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February 19, 2010 | By Lauren Beale
Music industry executive Phil Quartararo has listed his walled and gated Brentwood home for $13.25 million. The hacienda-style residence was built in 1936 and designed by John Byers, known for the Spanish Colonial Revival style. It was expanded during Quartararo's ownership in keeping with its Mexican and Spanish architectural roots. The six-bedroom, 7 1/2 -bathroom house has about 7,200 square feet of living space in two stories and sits on nearly a 1 1/2 acres, about 85% of which is flat.
October 29, 2009 | By Lauren Beale
Update: A 1920 Spanish-style hacienda in Brentwood owned by actor Dylan McDermott and actress Shiva Rose has sold for $6.5 million, according to the Multiple Listing Service. The walled and gated four-bedroom, three-bathroom residence has been home to entertainment-industry couples including Michelle Pfeiffer and television show creator David E. Kelley, and Melanie Griffith and Antonio Banderas. A 250-year-old oak tree sits in the frontyard as the centerpiece of the home.
August 16, 2008 | David A. Keeps, Times Staff Writer
THERE IS no state-of-the-art media room, no marble spa bathroom, nor some of the other luxuries one might expect at the home of "High School Musical" creator Bill Borden and modern architect Melinda Gray. Their Santa Monica house is a simple ranch, a 100-foot-long rectangle fronted by a loggia, its seven archways formed of fat bricks salvaged from an old kiln.
April 19, 2008 | Molly Hennessy-Fiske, Times Staff Writer
Authorities arrested a male high school student Friday in connection with Internet threats that led officials to cancel classes at Glen A. Wilson High School in Hacienda Heights. The student, a minor whose name was not released, was arrested on suspicion of making criminal threats, which is a felony. Sheriff's and school officials said the student confessed to posting the threats -- which included a hit list of students he said he intended to shoot.
October 14, 2007 | Diana Dawson, Special to The Times
WHAT Torres del Fuerte Hotel WHERE 102 Rodolfo G. Robles El Fuerte, Sinaloa, Mexico WHY TAKE A DETOUR As you stroll down a quiet, cobblestone street in El Fuerte, Mexico, the front of one simple home is indistinguishable from the next. Then you step through the unpretentious white stucco entrance to Torres del Fuerte Hotel and enter an oasis. Jesus Torres, 62, grasps your hands and says, "Welcome to my family's hacienda."
August 22, 2007 | Tami Abdollah and Stuart Silverstein, Times Staff Writers
A brush fire near Hacienda Heights -- sparked by a high-powered, limited-edition car that ran off the road and tumbled 100 feet -- charred 70 acres of rugged terrain Tuesday and prompted the temporary evacuation of about a dozen homes, authorities said. The fire, which erupted shortly before 1 p.m., forced the evacuation of homes scattered over three streets in the Turnbull Canyon area. But by 8 p.m., residents were allowed to return home. No structures were damaged.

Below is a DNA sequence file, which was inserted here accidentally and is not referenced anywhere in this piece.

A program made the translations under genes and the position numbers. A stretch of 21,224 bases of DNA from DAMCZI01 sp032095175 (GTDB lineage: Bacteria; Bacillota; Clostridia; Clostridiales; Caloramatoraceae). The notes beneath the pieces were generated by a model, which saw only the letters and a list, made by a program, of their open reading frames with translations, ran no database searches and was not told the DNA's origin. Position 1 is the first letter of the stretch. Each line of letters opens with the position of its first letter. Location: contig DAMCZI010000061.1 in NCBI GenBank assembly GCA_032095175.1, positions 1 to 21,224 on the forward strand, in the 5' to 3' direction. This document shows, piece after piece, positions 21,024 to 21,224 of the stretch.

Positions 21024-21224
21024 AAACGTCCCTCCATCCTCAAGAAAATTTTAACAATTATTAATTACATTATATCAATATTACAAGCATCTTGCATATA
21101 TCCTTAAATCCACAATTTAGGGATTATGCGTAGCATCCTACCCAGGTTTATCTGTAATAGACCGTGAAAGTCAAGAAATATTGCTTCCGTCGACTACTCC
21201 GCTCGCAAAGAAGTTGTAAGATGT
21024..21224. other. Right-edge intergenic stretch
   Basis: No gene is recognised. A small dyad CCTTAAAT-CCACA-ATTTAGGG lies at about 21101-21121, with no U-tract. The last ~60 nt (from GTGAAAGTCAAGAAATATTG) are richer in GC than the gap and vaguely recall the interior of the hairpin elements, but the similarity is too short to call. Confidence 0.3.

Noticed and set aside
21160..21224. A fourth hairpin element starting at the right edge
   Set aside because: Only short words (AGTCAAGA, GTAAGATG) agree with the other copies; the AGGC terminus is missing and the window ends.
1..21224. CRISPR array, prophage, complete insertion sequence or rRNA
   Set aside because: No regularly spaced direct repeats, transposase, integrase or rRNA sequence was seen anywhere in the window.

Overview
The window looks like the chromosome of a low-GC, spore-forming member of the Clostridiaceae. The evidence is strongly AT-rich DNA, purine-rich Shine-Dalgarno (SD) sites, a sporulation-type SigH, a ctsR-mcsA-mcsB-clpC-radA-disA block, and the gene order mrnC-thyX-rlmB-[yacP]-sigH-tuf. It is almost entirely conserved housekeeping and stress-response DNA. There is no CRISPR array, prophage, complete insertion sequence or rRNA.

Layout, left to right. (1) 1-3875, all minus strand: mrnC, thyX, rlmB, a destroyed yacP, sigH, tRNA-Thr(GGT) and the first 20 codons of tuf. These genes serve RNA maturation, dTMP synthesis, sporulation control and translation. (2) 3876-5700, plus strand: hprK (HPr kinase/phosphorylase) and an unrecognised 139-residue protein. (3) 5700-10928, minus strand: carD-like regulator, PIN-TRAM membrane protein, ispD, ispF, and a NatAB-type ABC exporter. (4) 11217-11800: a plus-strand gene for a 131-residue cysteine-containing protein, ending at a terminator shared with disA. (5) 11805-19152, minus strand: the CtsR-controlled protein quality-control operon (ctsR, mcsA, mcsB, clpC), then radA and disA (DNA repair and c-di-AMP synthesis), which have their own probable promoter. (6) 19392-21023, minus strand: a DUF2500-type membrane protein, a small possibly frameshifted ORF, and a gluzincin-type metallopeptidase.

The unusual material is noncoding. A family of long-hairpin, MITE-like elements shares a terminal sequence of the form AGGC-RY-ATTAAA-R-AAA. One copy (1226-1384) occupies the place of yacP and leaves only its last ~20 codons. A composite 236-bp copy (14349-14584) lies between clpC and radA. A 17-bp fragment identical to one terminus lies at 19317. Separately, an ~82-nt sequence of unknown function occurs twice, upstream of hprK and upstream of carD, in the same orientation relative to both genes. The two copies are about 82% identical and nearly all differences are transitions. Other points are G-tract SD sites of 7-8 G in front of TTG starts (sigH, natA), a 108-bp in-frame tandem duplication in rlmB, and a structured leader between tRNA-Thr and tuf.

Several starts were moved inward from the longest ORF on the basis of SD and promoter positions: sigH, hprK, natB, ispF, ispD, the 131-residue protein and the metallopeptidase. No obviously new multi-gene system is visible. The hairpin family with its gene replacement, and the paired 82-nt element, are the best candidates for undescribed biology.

July 9, 2007 | Adrian G. Uribarri, Times Staff Writer
Some days, eighth-grader Luis Antonio Bonola skips lunch to type his assignments in the school's computer lab. Other days, he asks permission to skip class to use the lab. Luis, 14, must use the computers at Sierra Vista Middle School because his parents can't afford to buy one, he said. "It's hard because I can't do the reports," Luis said. "Sometimes my teachers won't let me go to the computer lab because I might miss the lessons." Soon, he won't need to ask.
March 18, 2007 | Bettina Boxall, Times Staff Writer
Before Army Spc. Louis G. Kim came home from Iraq on Christmas leave, his childhood buddy worried that the military and the war might have changed him. But the funny, irreverent kid who could always make people laugh was the same. "That was when I was finally convinced and relieved that he wasn't changing," Tyson Manalo recalled. "He would always be my friend Louis." It was the last time Manalo would see Kim. The 19-year-old Hacienda Heights man was killed by small-arms fire Feb.
November 30, 2006 | Bettijane Levine, Times Staff Writer
WHEN you first walk into Casa Moderna, you feel as if you've been here before. The courtyard. The colors. Something about the place feels very familiar. And it should, especially for Angelenos, for whom Mexican-style architecture -- and the hacienda -- is something we're accustomed to. Casa Moderna, like its name suggests, is both old and modern, and certainly more than a house. It is a self-contained compound, an architectural riff that melds Modernism with aspects of ancient Mexican tradition.
September 3, 2006 | Dorothy Pier, Dorothy Pier lives in Los Osos. This is her first published piece of fiction.
"One of these days, Mom," Jerome told her when he phoned Sunday evening, "I've got to settle down." Images of a wedding, a wife and grandchildren spun into Polly's head. She wished she could shove her arms through the receiver and hug her son. He had always been such a loner, traipsing the world with everything he owned on his back, but somehow he'd managed to stay alive, working as a fisherman, a lifeguard and a skipper of a garbage scow.
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